The Love That Changed America: The Touching Photos That Inspired the Movie Loving
Richard and Mildred Loving never sought the spotlight, even as their bid to overturn state laws against interracial marriage grabbed international headlines during the civil rights movement. They rarely gave interviews, and even when their case reached the Supreme Court, the couple declined a once-in-a-lifetime opportunity to attend the proceedings.
The Lovings won their right to live as husband and wife in their home state of Virginia after the Supreme Court ruled in their favor in 1967. The court’s decision wiped away the country’s last remaining segregation laws, which until that point had outlawed interracial marriage in 16 states.
The most enduring images of the reluctant activists comes from a series of candid photographs taken in the spring of 1965 by LIFE magazine photographer Grey Villet. The pictures underscored the love story at the heart of a divisive and racially charged legal battle, and captured a rare glimpse of what the Lovings were really fighting for.
Now, the makers of the new film Loving, which has garnered early Oscar buzz since its Cannes debut, have honored some of Villet’s most famous stills in a new slideshow (above). Director Jeff Nichols, who cast Ruth Negga and Joel Edgerton as the Lovings, and Michael Shannon as the photographer, explained how important the images were to his research.
“That’s why I ended the film with one [of his photos] and built an entire scene about the creation of one – the images really seemed to capture the essence of these people,” Nichols told PEOPLE.
The final shot of the film reveals the most famous photograph of the set: an image of the couple watching TV. Richard, a burly bricklayer, lay with his head in his wife’s lap as they laugh at a TV show. “If you look at that Villet photograph at the end of the film it says everything. Right away you know the period – maybe ’50s or ’60s – it’s rural. He’s white and she’s black, which would have been weird at the time,” Nichols explains.
“And then he’s this tough guy with bricklayer hands and these work boots and flannel shirt, but he’s in this very delicate position where he’s laying in her lap. And then she’s watching TV and they’re both laughing, so they’re happy? How could anyone in this position be happy? What the hell’s going on? And how amazing that it is going on!” he adds.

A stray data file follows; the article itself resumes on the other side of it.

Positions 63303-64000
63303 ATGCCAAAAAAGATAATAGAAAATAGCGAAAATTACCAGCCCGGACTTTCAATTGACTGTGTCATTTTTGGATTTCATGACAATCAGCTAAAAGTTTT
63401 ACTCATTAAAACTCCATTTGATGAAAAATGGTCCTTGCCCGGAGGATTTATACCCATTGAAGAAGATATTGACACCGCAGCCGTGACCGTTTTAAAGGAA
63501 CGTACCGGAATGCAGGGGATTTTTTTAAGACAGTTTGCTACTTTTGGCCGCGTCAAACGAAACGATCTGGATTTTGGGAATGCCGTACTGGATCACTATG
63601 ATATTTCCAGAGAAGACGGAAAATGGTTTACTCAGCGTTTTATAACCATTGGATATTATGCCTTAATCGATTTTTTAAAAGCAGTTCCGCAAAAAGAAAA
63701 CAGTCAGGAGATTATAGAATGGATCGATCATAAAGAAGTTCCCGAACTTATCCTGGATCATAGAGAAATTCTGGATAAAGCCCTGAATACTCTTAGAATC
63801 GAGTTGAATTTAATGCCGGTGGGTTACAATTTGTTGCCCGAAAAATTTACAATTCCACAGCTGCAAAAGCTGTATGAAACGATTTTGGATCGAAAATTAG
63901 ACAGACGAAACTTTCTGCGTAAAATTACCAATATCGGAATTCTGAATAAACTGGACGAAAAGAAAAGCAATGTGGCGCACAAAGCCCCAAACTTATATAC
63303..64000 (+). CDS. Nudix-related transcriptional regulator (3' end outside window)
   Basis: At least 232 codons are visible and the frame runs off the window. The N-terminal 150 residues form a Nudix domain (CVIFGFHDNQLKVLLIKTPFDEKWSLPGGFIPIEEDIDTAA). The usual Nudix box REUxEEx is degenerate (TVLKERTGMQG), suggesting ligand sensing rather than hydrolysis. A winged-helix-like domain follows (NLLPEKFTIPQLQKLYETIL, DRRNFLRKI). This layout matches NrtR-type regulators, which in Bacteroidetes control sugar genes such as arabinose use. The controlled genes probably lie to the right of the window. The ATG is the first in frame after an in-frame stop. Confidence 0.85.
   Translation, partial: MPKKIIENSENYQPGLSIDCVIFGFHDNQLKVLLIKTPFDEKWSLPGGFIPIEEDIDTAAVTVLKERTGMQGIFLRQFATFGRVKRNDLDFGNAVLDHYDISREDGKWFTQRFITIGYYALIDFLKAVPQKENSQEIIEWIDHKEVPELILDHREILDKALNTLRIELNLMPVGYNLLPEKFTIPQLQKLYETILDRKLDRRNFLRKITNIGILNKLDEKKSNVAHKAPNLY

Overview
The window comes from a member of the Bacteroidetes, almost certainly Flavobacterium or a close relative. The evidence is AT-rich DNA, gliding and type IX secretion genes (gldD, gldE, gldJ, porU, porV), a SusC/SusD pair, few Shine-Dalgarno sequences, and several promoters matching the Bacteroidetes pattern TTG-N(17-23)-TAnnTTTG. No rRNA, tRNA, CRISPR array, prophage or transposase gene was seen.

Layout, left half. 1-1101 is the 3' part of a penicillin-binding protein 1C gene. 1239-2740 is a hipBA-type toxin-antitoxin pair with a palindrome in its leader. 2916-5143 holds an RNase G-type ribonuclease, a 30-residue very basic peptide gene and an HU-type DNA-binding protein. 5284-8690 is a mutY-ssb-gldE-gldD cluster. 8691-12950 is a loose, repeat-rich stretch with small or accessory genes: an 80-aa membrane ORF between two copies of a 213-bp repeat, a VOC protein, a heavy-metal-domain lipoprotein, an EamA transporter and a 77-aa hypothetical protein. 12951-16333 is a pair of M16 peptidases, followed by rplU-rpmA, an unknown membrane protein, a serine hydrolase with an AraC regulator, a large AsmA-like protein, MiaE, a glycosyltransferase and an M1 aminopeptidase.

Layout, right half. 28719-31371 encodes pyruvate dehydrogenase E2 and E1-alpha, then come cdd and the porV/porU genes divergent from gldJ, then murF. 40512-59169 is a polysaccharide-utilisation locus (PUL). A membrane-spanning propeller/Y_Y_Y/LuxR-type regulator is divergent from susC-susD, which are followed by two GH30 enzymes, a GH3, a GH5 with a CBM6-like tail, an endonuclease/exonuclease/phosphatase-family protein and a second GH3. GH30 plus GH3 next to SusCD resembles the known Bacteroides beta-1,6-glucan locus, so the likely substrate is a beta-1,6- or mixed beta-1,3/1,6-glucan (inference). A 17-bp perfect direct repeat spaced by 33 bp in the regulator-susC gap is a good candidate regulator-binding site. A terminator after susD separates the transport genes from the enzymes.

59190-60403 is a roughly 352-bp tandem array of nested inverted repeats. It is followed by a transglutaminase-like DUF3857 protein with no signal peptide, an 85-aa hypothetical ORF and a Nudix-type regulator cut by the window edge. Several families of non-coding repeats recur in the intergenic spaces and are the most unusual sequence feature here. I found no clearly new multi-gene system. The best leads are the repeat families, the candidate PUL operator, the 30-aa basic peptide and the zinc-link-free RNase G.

“This was the feeling I got from those images. And there are so many others of him with his arm around her. They seem like my grandparents, just two hardworking people who love one another. And they seem completely removed from the harsh realities that we know surround them,” said the director.
Filmmaker Nancy Buirski uncovered many of Villet’s photographs during the making of her 2012 HBO documentary The Loving Story. That same year, Villet’s wife Barbara spoke with the The New York Times about her husband’s work and approach.
“Emotional content always mattered most to Grey in his work and pursuit of images ‘as real as real could get,’ ” she explained. “It’s what gives his take on the Loving family its intimacy and strength. Grey was a purist in his approach to every essay he shot. Quiet as a cat, he seemed almost to disappear as he worked. Unlike many other celebrated photographers, he avoided posing his subjects, refused to manipulate the action and simply waited patiently for telling moments to emerge, in the belief that reality would supply more truth than any imposition of his own ego.”
Villet chose to use only natural lighting, but used his surroundings to create subtle and ingenious compositions. “As an example, a picture of Richard and Mildred Loving standing on their porch with a pillar between them quietly suggests the legal barriers then threatening their marriage,” his wife said of first image in the above slideshow.
Perhaps the photographer’s greatest accomplishment was shedding light on the feelings Richard did not care to — or did not know how to — convey otherwise. Barbara said,”All are expressive of inner emotions, but that of Richard, mouth compressed in determined anger but eyes revealing a sadness, is enriched by the pin-sharp detail of the face. His skin is weather-worn and lined; there is a scar over one eye; it is the face of a laborer who, despite the macho exterior, is a sensitive man.”
The Lovings’ case made its way to the Supreme Court in 1967, with the judges unanimously ruling in the couple’s favor. Their decision wiped away the country’s last remaining segregation laws.
Loving hits theaters Nov. 4.